Written evidence submitted by The Children’s Society


About The Children’s Society

The Children’s Society is a leading national charity committed to improving the lives of thousands of children and young people every year. We work across the country with the most disadvantaged children through our specialist services. Our direct work with vulnerable young people supports missing children, children with experiences of sexual exploitation, criminal exploitation, children experiencing and witnessing violence and abuse, children in or leaving care, children experiencing poor mental health and well-being and refugee, migrant and trafficked children. We work to champion the rights of young victims in all that we do.


The following response is informed by:


1. Summary of key points and recommendations

In this response we have chosen to focus on the potential factors that may cause a young person to be absent from school for short or extended periods of time, including criminal or sexual exploitation, poverty, and poor mental health and wellbeing. We highlight the need for education professionals to be aware of the potential risks outside of school by children and young people who are absent. We also advocate for schools to approach pupils who are failing to engage with education or who go missing from school with a trauma-informed approach, rather than a punitive one. We then propose ways in which children and their families can be supported to improve school attendance, and we discuss the evidence on interventions that are shown to decrease absenteeism by addressing barriers to school attendance.


Key recommendations:




2. The factors causing persistent and severe absence among different groups of pupils

Children and young people going missing and at risk of exploitation


2.1. Our report, Lessons to Learn, found a clear link between children absent from education and running away from home or care. In fact, children who were absent from school were three times more likely to have run away from home or care, and these links were rarely picked up or identified.[2]


2.2. Our practitioners report that children may go missing from school during school hours and be coerced to deliver drugs by criminal groups. Understanding patterns of a child’s attendance and speaking to police and social care to understand the circumstances of child’s life, may help schools to spot the pattern of abuse and respond to absence in less punitive ways.


2.3. The Children’s Society works with many young victims of sexual or criminal exploitation who may also be seen as perpetrators of crime by law enforcement agencies.


2.4. School staff should recognise that unauthorised absence from school may be a warning sign of running away from home or care and act immediately and contact parents and carers and signpost young people they consider to be at risk to relevant professionals for support. Children going missing from home puts them at risk of sexual and criminal exploitation. This can be exacerbated with suspension or exclusion – no longer obliged to attend school, children are more likely to go missing.


2.5. Our research and practice show that children may not be able to disclose experiences to adults due to variety of factors – e.g. manipulation, shame and fear of being blamed. Moreover, children may not always see themselves as victims, and we know that statutory bodies, including schools and colleges, often treat children who have been coerced into criminal activity as perpetrators.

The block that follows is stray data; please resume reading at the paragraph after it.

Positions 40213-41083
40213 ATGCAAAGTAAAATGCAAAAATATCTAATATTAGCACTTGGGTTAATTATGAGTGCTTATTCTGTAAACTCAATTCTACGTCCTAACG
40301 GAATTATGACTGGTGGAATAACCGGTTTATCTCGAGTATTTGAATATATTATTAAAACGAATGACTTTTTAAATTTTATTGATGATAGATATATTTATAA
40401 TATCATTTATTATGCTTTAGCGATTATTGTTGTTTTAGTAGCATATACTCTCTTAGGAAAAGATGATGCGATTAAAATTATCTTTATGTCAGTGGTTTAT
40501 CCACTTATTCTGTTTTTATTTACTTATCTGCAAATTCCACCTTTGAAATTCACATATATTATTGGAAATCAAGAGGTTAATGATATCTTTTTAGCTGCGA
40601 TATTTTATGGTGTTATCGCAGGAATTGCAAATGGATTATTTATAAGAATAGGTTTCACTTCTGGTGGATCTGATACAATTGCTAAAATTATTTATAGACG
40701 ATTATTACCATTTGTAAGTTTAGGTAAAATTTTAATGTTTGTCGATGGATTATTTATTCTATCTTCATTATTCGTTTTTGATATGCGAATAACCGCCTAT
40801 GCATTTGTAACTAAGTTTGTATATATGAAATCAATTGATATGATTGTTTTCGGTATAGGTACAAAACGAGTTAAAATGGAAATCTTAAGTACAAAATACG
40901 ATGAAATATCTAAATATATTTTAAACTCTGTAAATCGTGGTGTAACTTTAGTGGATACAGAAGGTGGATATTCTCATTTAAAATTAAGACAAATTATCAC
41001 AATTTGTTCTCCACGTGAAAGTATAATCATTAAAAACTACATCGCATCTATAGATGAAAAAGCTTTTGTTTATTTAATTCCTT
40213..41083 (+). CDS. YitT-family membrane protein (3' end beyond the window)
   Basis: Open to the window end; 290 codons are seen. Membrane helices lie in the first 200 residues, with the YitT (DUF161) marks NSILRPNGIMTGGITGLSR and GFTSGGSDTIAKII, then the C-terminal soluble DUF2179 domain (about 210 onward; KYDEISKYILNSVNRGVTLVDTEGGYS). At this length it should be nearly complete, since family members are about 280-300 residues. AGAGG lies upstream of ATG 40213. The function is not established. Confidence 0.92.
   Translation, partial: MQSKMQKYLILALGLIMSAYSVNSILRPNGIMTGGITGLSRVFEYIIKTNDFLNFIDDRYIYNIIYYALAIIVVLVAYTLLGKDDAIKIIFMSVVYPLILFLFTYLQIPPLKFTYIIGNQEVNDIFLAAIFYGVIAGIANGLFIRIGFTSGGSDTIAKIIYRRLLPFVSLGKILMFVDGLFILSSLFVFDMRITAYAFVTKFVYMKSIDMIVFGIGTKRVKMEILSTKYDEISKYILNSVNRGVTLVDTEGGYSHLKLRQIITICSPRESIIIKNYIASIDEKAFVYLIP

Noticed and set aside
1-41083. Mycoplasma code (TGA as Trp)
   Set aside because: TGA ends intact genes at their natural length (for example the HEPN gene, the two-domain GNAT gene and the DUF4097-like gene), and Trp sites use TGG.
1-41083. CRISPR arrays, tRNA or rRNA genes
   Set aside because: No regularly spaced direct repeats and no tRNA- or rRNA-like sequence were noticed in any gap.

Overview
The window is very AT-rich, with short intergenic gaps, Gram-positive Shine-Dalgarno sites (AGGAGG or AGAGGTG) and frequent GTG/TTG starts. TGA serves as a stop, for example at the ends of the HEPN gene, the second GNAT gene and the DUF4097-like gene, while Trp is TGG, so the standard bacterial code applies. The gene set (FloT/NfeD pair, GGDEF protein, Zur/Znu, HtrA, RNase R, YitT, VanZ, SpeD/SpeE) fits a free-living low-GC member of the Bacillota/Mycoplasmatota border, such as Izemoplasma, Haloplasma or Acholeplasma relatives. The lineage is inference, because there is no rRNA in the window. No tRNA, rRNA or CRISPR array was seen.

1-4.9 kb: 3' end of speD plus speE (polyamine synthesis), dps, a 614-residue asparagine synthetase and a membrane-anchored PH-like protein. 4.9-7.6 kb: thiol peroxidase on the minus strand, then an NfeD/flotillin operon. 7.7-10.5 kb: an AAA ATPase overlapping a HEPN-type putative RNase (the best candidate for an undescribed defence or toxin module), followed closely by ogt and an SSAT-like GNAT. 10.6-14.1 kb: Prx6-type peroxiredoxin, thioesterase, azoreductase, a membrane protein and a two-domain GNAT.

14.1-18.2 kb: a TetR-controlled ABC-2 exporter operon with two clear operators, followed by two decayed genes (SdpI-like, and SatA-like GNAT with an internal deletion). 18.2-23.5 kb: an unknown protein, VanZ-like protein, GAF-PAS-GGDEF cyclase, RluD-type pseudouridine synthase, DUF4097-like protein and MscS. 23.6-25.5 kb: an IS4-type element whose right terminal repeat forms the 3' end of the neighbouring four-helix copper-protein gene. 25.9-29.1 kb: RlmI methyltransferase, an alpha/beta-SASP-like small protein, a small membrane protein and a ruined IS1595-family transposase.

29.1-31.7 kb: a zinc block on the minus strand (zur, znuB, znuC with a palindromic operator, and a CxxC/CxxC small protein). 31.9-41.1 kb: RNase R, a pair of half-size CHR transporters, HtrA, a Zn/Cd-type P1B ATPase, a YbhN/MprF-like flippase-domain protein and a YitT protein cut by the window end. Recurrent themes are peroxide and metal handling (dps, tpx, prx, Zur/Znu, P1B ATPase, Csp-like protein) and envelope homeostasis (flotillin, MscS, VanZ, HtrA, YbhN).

2.6. Our work shows staff should be trained to recognise signs of risk. These include disruptive behaviour in the classroom resulting from trauma of exploitation or abuse, or children going missing from education.


2.7. Where possible, schools should always aim to make the parent or carer aware of a suspension or exclusion within a day, especially if the young person has a history of missing episodes and/or frequent absences from school.


Key Recommendations

2.8. Trauma informed training and practice. Schools should embed high quality evidence-based training on trauma- and youth-informed practice and on all issues relating to safeguarding, including on risks of going missing, child sexual and criminal exploitation. Staff must treat all potentially exploited children and young people foremost as victims.


2.9. Changes to behaviour management guidance. The government should make clear through the ‘managing behaviour’ and ‘school suspensions and exclusions’ guidance that child-centred trauma-informed approaches should be applied when children are absent from education, instead of a disciplinary one. Children’s needs should be assessed through multiagency joint working and appropriate help offered to children and families.


2.10. Risks associated with exclusion or suspension. The guidance on school suspensions must stipulate the risk of harm outside of school premises associated with a suspension or exclusion, and a 24-hour window for notifying carers.


2.11. Information sharing. Where school staff suspect a child’s persistent school absenteeism is linked to criminal or sexual exploitation, robust procedures should be in place to share their concerns with relevant authorities.


Children and young people in poverty

2.12. Our report, The Debt Trap, explored the impact of problem familial debt on children and young people.[3]


2.13. We found that these periods of hardship can have a real and prolonged impact on the mental and physical health of children. They can undermine children’s relationships with their peers and their school experiences.